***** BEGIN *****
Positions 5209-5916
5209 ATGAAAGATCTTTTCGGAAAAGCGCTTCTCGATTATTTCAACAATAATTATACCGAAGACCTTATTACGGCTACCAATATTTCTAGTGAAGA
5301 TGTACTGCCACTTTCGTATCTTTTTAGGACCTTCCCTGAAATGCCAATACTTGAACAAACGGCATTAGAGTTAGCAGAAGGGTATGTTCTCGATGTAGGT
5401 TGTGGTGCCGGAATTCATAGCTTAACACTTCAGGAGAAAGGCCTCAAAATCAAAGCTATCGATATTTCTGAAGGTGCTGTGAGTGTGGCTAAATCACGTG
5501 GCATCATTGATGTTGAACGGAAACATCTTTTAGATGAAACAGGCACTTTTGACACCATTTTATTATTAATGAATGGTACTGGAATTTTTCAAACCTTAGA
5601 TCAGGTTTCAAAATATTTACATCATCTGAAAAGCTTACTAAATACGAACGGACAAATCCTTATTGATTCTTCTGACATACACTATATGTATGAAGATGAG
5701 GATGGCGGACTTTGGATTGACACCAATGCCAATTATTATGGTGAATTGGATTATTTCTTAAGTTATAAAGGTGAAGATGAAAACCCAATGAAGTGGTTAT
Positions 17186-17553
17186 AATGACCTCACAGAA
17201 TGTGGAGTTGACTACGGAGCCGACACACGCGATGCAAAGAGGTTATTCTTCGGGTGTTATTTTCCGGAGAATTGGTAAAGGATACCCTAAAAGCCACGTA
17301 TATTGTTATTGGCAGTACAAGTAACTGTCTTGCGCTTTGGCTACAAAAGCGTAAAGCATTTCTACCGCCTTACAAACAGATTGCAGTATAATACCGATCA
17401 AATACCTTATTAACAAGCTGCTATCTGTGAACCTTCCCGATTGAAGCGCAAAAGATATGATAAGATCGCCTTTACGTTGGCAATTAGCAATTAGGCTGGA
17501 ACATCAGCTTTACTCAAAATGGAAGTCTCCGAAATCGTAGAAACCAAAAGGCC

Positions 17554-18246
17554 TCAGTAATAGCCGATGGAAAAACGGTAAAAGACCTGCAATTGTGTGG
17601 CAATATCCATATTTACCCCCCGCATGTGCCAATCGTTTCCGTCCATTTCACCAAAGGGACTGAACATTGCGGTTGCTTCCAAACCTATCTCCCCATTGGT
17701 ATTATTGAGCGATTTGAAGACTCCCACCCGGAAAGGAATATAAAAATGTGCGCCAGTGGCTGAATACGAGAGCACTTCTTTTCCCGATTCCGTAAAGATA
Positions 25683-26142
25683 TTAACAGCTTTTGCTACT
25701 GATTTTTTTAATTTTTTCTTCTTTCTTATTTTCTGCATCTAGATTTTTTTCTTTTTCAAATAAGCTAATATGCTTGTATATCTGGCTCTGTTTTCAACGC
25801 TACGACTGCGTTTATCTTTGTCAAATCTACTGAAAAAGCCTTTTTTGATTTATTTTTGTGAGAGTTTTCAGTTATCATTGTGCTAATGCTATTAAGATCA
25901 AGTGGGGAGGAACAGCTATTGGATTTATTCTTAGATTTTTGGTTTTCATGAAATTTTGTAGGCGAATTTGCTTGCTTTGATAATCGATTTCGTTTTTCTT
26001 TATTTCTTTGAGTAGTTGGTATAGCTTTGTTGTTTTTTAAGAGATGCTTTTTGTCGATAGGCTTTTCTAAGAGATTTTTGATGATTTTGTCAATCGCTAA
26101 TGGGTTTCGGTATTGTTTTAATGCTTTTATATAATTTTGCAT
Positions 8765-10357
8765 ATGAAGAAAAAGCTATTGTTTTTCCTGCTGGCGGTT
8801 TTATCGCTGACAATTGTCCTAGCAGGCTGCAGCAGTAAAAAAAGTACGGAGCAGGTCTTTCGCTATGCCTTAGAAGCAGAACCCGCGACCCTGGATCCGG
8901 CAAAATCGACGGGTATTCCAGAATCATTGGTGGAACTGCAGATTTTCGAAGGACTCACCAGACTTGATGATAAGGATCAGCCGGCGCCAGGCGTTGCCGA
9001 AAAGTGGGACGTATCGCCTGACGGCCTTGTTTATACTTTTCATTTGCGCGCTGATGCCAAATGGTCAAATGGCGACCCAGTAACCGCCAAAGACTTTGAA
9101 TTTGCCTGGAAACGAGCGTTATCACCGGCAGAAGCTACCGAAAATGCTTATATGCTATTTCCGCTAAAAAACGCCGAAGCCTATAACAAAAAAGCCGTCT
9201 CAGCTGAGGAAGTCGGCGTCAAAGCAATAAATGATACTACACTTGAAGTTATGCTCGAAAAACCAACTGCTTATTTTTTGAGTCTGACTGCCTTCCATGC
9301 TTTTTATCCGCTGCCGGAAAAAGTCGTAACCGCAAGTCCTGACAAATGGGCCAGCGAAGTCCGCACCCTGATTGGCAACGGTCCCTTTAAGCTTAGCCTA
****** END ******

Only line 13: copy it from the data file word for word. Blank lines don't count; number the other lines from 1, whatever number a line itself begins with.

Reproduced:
17501 ACATCAGCTTTACTCAAAATGGAAGTCTCCGAAATCGTAGAAACCAAAAGGCC